Jacey S. Washington
AP English Lang Comp
1 October 2013
Nature vs. Nurture: Where Do We Draw the Line?
The argument over nature vs. nurture has continued to torture society by presenting cases in which we simply don’t know which rules to apply. One of these cases is sex change. Sex change is a very big step to take in a person’s life and it involves the careful consideration of many factors; but it is not a simple answer to a complex problem such as hermaphroditism or even blotched circumcisions. These choices can be difficult because we don’t quite understand which factors to consider given that we haven’t determined whether it is nature or nurture that determines a child’s sexual identity. Until we solve this riddle, people shouldn’t try to change a child’s sex before the child can decipher his or her own sexual identity. Nature will solve the problem without human interference.
Over the years, sex change in infants with ambiguous or deformed genitals has become more and more popular. Often times, however, the child is unhappy with his/her sexual assignment. Colapinto writes, “…Dr. Harry Benjamin himself, who had recently reported that in forty-seven out of eighty-seen of his patients, he ‘could find no evidence that childhood conditioning’ was involved in their conviction that they were living in the wrong sex” (Colapinto 45). This suggests that nature rather than nurture is the underlying factor of sexual identity. Dr. John Money, a doctor at John Hopkins Hospital, was the head doctor of the world famous John/Joan “twin case.” His theories at the time seemed to be very intelligently thought out at the time, but have now been proven otherwise, explaining why his conduction of the “twin case” was unsuccessful. John Colapinto explains that Dr. Money realized in his research on hermaphroditical children, “the ones that were raised as girls were happy girls, and the ones raised as boys were happy boys… It seemed to suggest to him that...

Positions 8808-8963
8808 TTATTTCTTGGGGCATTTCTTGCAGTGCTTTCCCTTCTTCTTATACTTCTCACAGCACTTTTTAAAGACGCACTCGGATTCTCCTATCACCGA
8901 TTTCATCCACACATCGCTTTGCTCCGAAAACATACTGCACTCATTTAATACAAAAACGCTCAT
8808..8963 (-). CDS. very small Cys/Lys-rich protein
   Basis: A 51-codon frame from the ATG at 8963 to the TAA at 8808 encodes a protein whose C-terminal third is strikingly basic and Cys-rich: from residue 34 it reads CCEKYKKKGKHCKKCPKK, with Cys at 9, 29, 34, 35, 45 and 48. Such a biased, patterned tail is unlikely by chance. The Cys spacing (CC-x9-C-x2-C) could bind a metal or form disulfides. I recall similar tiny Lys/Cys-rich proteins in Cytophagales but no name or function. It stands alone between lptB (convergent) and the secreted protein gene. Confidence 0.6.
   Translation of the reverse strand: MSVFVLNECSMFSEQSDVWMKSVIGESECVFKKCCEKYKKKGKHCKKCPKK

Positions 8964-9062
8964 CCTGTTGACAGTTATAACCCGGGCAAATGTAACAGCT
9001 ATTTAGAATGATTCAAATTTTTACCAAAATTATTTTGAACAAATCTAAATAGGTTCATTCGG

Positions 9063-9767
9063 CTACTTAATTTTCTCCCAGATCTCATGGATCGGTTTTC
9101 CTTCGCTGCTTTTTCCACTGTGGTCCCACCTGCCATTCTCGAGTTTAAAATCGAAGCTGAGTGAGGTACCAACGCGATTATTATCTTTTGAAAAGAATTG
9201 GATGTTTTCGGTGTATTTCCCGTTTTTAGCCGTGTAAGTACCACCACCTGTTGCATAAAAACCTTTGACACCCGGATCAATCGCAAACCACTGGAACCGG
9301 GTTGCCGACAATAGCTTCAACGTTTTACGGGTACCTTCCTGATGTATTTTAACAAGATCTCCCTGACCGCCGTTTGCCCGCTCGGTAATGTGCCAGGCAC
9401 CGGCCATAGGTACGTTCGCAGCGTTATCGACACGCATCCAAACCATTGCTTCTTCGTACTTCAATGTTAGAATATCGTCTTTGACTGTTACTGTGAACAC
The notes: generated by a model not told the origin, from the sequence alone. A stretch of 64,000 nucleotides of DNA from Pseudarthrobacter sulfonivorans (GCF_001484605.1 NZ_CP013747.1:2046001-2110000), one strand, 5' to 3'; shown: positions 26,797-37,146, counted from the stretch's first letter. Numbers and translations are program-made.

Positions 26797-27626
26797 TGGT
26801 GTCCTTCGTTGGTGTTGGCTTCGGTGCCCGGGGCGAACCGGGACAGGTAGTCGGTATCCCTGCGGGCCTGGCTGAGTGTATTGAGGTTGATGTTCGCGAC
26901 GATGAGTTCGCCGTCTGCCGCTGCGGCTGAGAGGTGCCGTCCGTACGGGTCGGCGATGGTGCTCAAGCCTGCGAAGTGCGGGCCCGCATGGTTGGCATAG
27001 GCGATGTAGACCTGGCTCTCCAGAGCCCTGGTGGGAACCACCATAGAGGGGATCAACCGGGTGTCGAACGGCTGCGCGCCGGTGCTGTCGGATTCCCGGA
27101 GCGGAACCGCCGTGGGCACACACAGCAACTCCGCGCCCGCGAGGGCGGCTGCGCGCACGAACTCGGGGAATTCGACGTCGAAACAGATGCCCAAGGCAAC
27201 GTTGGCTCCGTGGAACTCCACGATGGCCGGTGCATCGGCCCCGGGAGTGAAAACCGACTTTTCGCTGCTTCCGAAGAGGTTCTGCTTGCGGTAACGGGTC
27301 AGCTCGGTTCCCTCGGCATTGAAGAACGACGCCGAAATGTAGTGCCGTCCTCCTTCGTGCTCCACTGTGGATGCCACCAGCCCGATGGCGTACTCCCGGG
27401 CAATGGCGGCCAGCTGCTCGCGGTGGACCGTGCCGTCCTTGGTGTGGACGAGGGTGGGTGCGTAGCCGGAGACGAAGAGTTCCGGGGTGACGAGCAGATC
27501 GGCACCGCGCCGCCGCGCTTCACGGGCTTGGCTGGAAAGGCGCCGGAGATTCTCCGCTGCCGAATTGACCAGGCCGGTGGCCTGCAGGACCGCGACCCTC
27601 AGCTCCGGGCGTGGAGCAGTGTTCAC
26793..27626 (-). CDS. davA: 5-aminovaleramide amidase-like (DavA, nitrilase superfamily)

Bibliography: Colapinto, John. As Nature Made Him: The Boy Who Was Raised as a Girl. New York: HarperCollins, 2000. Print.
As Nature Made Him by John Colapinto was published in 2000 to give readers a full understanding of the John/Joan twin case in which a biologically born male was sexually reassigned a girl due to a blotched circumcision. Colapinto describes in great detail all aspects of the case and how horribly wrong it went. He does elaborate research and uses interviews from direct sources in order to explain the case coherently for readers. This book is the main source for this essay as it describes so vehemently the case from all angles. It argues mainly how nature over nurture is the main factor in determining sexual identity.
"Jonisportfolio - Sexual Reassignment and Gender Roles Nature VS Nurture." Jonisportfolio - Sexual Reassignment and Gender Roles Nature VS Nurture. N.p., n.d. Web. 01 Oct. 2013. .
This portfolio was published online by Jonis Portfolio to recognize and argue the issue of nature vs. nurture and its concern with sexual identity. It describes many cases where biologically born males who were raised as females so vehemently were determined to be males. It describes nature as a leading factor over nurture for determining sexual identity. It’s helpful to this essay because it presents some major arguments concerning the matter of nature vs. nurture. It even describes the John/Joan case and what happened there.
YouTube. Prod. Allan Gregg. Perf. Allan Gregg and John Colapinto. YouTube. YouTube, 04 June 2012. Web. 01 Oct. 2013. .
This video is an interview with John Colapinto done by Allan Gregg. Colapinto is the writer of As Nature Made Him and in this interview he is describing to viewers the twin case, or the John/Joan case. David Reimer, John/Joan himself, couldn’t do the interview because unfortunately he took his own life in 2002. This source is helpful because it is a short recap of the book and viewers may understand it better than they would while reading about it.
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